Sometime around the middle of last season, the Milwaukee Brewers led the NL Central Division. There were a bunch of articles written and they were mentioned on all the big sports networks.
But even as sportswriters started paying attention, there was this general undertone that it was a mirage. Surely, Chicago would shake off its World Series hangover on time to take control. As late as August, folks still predicted the Brewers young team would fade in the stretch.
So, when the Cubs did regain first place, we all reveled in our predictions and went back to watching the three-way battle for first in the NL West.
As the Rockies started falling off the pace, I wrote an article wondering if the Cardinals could steal the second wild card. At the time, they were three games behind the Brewers.
When all was said and done, the Brewers were still three games ahead of the Cardinals. They also missed tying the Rockies for the wild card by a single game.
Not many people outside the greater Milwaukee area seemed to notice.
Start of something big?
Brewers general manager, David Stearns, traded or cut most of his veterans and built up his minor league system as part of a multi-year plan to build Milwaukee’s first championship baseball team.
He was among the baseball fans who did not expect much from the Brewers. But as he watched his troops battle on, he realized his timeline was accelerating.
The team was far from perfect. Second base was a problem with Jonathan Villar struggling and Eric Sogard injured. Stearns plugged in a veteran, obtaining Neil Walker from the Mets in August.
That was not quite enough, but it was a sign of what was to come.
About that mirage
The risk of accelerating a rebuild is obvious. What if the Brewers’ young core played over their heads in 2017? What if they regress? There is a lot to be said for sitting tight, staying on course, and waiting until the season starts to consider any major moves.
Stearns and coach Craig Counsell believe what they saw was real. The Brewers are that close to a playoff team.
They didn’t break the bank on anyone. In fact, Stearns’ frugal practices and refusal to pay for past history could be why Jake Arrieta and Yu Darvish are not part of the Brew Crew.
Building a team on the cheap can be difficult in Milwaukee because of its reputation as a rather boring and nondescript environment to live.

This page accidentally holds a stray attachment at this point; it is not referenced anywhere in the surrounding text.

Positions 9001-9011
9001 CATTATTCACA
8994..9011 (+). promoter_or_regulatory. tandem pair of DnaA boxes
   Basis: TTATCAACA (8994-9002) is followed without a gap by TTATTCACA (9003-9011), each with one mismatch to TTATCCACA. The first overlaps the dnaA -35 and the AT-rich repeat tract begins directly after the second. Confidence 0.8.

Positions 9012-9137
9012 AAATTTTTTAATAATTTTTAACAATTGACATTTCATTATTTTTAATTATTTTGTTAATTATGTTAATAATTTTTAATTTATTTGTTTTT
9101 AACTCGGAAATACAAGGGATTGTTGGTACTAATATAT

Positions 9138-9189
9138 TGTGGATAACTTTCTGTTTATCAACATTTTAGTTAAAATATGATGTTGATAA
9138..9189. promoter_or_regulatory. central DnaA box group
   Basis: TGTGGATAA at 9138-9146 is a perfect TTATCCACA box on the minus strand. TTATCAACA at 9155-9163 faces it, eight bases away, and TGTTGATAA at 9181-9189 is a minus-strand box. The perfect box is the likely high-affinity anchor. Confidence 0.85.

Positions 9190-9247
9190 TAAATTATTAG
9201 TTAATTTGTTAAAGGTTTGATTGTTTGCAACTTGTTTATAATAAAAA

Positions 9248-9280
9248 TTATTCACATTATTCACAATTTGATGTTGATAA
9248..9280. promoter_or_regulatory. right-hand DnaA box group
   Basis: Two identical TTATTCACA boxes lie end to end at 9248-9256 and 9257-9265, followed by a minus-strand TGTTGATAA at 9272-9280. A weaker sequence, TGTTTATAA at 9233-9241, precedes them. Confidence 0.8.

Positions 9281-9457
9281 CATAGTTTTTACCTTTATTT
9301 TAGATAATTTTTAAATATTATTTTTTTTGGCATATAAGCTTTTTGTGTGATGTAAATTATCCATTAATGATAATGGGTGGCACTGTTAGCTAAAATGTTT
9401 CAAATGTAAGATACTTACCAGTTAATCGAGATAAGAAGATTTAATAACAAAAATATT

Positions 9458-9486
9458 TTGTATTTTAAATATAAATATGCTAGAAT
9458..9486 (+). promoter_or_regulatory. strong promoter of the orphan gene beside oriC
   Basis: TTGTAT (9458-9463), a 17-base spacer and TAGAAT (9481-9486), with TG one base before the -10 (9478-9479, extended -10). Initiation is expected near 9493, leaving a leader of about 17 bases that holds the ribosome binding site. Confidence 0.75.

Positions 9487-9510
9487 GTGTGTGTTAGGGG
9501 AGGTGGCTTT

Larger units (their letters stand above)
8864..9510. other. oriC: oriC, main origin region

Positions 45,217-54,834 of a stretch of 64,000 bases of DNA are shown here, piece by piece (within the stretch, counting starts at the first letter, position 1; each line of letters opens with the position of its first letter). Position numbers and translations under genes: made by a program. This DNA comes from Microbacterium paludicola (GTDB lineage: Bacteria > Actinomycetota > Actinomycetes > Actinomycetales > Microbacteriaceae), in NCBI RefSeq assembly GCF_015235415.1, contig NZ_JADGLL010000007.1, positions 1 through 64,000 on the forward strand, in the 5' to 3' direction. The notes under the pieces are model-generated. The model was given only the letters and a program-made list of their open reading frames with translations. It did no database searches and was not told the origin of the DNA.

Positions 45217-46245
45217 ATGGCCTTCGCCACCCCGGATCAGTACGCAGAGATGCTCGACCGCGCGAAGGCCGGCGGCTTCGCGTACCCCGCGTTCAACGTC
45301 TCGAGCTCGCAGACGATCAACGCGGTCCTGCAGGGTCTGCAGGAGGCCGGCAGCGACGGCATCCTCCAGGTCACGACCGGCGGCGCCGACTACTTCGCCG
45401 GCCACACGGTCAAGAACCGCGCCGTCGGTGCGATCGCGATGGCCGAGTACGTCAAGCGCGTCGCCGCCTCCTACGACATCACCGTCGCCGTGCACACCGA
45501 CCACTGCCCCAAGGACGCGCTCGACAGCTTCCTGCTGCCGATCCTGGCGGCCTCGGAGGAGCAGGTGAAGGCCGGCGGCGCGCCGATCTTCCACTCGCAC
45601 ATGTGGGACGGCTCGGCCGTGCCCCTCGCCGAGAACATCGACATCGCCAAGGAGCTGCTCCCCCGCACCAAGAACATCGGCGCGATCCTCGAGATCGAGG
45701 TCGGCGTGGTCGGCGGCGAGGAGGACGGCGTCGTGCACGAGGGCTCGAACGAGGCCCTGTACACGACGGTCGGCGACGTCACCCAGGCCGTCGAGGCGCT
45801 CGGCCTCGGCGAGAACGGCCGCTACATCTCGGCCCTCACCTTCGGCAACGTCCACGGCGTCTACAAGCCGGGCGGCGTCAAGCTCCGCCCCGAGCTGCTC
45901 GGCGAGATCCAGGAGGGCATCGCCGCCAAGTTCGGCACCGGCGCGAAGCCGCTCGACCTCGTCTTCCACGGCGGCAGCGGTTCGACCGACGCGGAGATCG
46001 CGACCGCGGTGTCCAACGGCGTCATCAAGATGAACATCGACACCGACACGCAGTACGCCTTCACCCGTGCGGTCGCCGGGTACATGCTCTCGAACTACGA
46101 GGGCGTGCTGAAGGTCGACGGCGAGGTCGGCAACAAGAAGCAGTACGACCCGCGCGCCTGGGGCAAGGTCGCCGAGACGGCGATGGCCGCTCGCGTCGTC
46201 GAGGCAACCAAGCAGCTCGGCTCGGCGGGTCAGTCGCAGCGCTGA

Stearns was up to the task. He took advantage of the Marlins’ latest fire sale to add a young (and contract-controllable for years) All-Star in Christian Yelich.
He also convinced Lorenzo Cain that Milwaukee was more exciting than Kansas City and convinced him to spend the next five years manning the Brewers’ outfield. The $80 million probably helped that conversation along.
More conservative contracts went to Jhoulys Chacin, who will be in the starting rotation, as well as Boone Logan and Yovani Gallardo, who looks likely to be a long relief man.
And the rest of the team?
Ryan Braun comes back for his 12th season with the Brewers. His production slacked off a little bit last season and there are those who would prefer to see one of Milwaukee’s outfield prospects get playing time with Cain and Yelich.
Braun has been taking fielding practice in left and right field, third base, and first base this spring. No matter how Counsell utilizes his veteran, if their biggest concern is getting Ryan Braun into the lineup, they must have some pretty good players.
Stearns dealt some top prospects to land Yelich, but the Brewers’ system is still stocked with potential call-ups should anyone falter.
Fans are dismayed that Stearns is not pursuing Alex Cobb. Brewers’ ace Jimmy Nelson is expected to remain on the injured list until July, but the GM is adamant the Brewers have enough pitching.
He believes the Brewers might have the most under-rated pitching staff in the majors. Last season, their starters boasted the fifth-lowest ERA behind four playoff teams, while the relief corps ranked sixth.
So, the call is…
Milwaukee has to see a few things to go their way to make the playoffs. Chicago got better and is the consummate favorite to win the division.
St Louis had what their fans considered a disastrous season in 2017. They still finished only three games behind Milwaukee. They added Marcell Ozuna. Their lineup has the potential to put lots of runs on the board which they might have to if their shaky pitching rotation doesn’t hold up.
Even if the Brewers hold off the Cardinals, they must deal with the other teams for the wild-card spots. The Phillies and Braves could be this season’s Brewers as rebuilds progress. A healthy Mets pitching rotation could put New York in the mix, too.
The National League West expects to take both wild cards. The only question is if the Giants can push the Diamondbacks or Rockies out of one spot.
That is exactly what I think will happen. Milwaukee will do well to match last season’s record, but 86 wins will fall just short of a surprising Rockies team and the resurgent Giants. St Louis will be looking for a new manager after finishing with 80 wins.
Milwaukee will join the Phillies, Braves, Rockies, and Padres as regular NL playoff contenders soon. This season, the Brewers fall a bit flat.